Keeping Chinese Funding Out of U.S. Biotech

By Eric Du

iStock illustration

Biotechnology is one of the Defense Department’s top modernization priorities, and it is often considered to be the industry of the future.

Likewise, China is aggressively competing for primacy in this sector by pouring more than $100 billion into its domestic enterprises and foreign investments. In Beijing’s “Military-Civil Fusion Strategy,” the People’s Liberation Army has the lead role in exploiting and weaponizing biotechnology for its offensive capabilities, including “specific ethnic genetic attacks.”

How can the U.S. government maintain biotechnological preeminence and leverage the world’s most innovative private sector? Operation Warp Speed may provide a clue. It mobilized national biotech resources to rapidly acquire and deploy COVID-19 vaccines. Its success can be attributed to many factors.

One that needs special attention is the expanded use of other transaction authority acquisition agreements. About 80 percent of Operation Warp Speed’s funding was obligated through OTAs, with the rest using more traditional Federal Acquisition Regulations-based contracts.

Are OTAs the best way for the department to acquire biotech capabilities compared to traditional acquisition pathways? The short answer is, “yes — for now.” However, there are more strategic policy tools that need to be implemented for full benefit.

What exactly is the other transaction authority? OTA is an authority given to the government in 10 USC 2371b to carry out certain research, prototype and production projects. They are neither contracts, grants, nor cooperative agreements, and they are not subject to many rules prescribed under FAR. OTAs allow the government to incorporate more flexible and business-oriented terms that can reflect the commercial world’s best practices, which theoretically should make these programs more agile and efficient compared to traditional acquisitions.

Though originated in the 1950s, the use of OTA has only started to increase since the passage of the 2015 National Defense Authorization Act, which permanentized the Defense Department’s other transaction authority, and modified the definition of nontraditional defense contractor.

A major advantage of OTA is that it encourages the department to work with nontraditional defense contractors. That includes most of the companies in emerging technology sectors, such as biotech. OTAs also allow for non-competitive, follow-on production contracts with the department.

One major challenge the commercial industry has with the government during the acquisition process is the ownership of intellectual property and various rights for the government to march in and intervene, as granted in the Bayh-Dole Act. OTAs often address it by eliminating or reducing provisions of Bayh-Dole, thus incentivizing companies to make high-risk ventures with the Defense Department.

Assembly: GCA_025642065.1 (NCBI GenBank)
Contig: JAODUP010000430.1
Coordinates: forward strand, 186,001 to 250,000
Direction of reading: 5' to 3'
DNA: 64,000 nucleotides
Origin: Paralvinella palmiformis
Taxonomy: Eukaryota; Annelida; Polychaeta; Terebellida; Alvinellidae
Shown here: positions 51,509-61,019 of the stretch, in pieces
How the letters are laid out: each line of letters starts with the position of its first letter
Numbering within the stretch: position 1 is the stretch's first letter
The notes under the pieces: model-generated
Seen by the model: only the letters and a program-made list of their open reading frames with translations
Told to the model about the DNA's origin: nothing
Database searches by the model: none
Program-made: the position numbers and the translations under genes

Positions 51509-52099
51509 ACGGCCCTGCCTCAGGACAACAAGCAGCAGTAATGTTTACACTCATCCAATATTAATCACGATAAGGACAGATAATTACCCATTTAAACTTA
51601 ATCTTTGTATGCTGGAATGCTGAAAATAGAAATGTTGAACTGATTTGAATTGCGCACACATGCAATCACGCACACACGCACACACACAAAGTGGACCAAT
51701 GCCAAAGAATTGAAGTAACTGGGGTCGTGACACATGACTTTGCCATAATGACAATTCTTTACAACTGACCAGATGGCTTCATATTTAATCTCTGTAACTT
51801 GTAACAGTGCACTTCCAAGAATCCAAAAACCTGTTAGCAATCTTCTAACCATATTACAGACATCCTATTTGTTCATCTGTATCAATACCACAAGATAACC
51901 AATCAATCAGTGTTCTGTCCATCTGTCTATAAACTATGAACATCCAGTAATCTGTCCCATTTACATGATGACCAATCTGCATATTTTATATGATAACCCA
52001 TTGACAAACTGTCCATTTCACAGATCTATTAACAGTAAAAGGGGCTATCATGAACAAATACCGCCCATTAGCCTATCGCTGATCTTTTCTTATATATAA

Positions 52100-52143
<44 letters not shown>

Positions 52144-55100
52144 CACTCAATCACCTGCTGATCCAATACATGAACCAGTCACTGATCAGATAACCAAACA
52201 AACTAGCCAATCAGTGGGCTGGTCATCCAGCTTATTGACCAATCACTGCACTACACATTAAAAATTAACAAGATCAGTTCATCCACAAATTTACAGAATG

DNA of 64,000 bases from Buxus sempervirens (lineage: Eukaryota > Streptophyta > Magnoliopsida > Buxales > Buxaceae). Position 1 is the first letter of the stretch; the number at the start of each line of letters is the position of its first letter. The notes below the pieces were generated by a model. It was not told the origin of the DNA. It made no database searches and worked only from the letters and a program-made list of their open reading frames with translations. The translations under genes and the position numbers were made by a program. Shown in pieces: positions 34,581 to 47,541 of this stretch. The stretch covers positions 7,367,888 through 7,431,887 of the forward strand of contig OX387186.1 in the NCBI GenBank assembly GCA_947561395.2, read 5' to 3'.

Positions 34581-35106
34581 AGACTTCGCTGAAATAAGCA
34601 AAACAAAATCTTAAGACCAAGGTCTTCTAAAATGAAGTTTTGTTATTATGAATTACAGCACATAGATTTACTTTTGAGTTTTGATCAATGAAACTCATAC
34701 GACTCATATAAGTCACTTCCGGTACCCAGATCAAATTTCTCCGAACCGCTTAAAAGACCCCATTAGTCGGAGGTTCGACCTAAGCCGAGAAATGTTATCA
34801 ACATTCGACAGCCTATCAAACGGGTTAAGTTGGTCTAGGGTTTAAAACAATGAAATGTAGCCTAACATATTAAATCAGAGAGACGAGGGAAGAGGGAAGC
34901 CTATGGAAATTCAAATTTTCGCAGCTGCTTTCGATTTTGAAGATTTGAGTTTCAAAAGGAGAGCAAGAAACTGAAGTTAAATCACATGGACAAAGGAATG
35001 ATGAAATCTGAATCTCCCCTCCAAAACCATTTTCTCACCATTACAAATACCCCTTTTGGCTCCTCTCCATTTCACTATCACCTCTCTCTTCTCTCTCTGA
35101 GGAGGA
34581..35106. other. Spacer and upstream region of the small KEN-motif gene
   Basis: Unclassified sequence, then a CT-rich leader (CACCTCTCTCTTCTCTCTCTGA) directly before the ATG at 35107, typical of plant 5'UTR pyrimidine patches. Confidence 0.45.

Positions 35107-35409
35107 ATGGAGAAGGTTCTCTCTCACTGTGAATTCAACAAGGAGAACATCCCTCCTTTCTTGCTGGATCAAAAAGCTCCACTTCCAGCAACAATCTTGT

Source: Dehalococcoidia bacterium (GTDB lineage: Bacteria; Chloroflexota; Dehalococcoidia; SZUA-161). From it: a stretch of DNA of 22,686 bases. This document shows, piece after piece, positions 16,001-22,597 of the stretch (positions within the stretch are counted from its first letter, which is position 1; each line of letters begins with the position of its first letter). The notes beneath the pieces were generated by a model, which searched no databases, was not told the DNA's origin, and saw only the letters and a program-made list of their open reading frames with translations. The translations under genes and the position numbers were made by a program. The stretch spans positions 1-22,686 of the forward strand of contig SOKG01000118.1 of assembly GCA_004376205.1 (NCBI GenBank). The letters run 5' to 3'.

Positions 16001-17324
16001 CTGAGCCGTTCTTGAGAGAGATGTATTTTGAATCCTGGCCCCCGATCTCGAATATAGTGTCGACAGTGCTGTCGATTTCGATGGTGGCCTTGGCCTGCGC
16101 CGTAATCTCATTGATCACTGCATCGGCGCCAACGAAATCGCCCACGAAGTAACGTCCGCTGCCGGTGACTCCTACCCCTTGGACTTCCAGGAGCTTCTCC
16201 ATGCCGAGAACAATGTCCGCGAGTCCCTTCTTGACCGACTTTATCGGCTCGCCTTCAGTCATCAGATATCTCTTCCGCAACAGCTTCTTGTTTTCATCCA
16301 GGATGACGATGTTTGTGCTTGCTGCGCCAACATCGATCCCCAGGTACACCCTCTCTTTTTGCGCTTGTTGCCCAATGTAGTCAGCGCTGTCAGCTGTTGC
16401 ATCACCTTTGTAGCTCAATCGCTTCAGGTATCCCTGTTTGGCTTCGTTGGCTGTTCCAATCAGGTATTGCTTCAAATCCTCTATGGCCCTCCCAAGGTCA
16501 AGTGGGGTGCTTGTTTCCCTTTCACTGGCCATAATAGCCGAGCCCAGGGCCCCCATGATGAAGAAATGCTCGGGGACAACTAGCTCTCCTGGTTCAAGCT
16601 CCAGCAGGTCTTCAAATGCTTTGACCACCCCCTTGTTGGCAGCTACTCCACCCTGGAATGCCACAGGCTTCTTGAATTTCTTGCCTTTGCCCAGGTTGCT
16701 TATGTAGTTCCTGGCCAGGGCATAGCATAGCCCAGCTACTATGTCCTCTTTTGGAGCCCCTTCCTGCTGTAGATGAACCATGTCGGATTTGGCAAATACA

In fiscal year 2019, OTAs accounted for 18 percent of the department’s total research-and-development portfolio, a stark increase from 3 percent in 2015. In dollar amount, OTA obligations increased from $0.7 billion to $7.4 billion, a 712 percent increase. According to a Center for Strategic and International Studies analysis, 63 percent of defense OTA obligations went toward “advanced component development and prototypes” — a phase to evaluate integrated technologies, representative models, or prototype systems in high fidelity and realistic operating environments — akin to Phase 1 and 2 clinical trials in the biotech realm.

In the first half of fiscal year 2020 when Operation Warp Speed had taken full effect, the dollar amount of OTAs was roughly 1.6 times the combined amount of OTAs from 2015-2019.

The pandemic helped bring the U.S. government’s attention to biotech. A notable example of OTA in biotech is Gilead Science’s remdesivir — now branded Veklury — an antiviral medication for COVID-19 treatment. The drug development program had started out in the early 2000s with the intention to treat Hepatitis C. In 2016, the Army and Gilead signed a prototyping OTA to evaluate remdesivir’s efficacy against Ebola, and the Army would contribute up to $50 million to support animal testing.

The clinical trials in Congo later indicated that the drug was less efficacious compared to other treatments, but instead of ending the acquisition, this OTA allowed Gilead to pivot to other viral families, such as coronaviruses. This flexibility in decision, combined with decades of dedication from the industry, led to a lifesaving, first-in-class drug to combat COVID-19.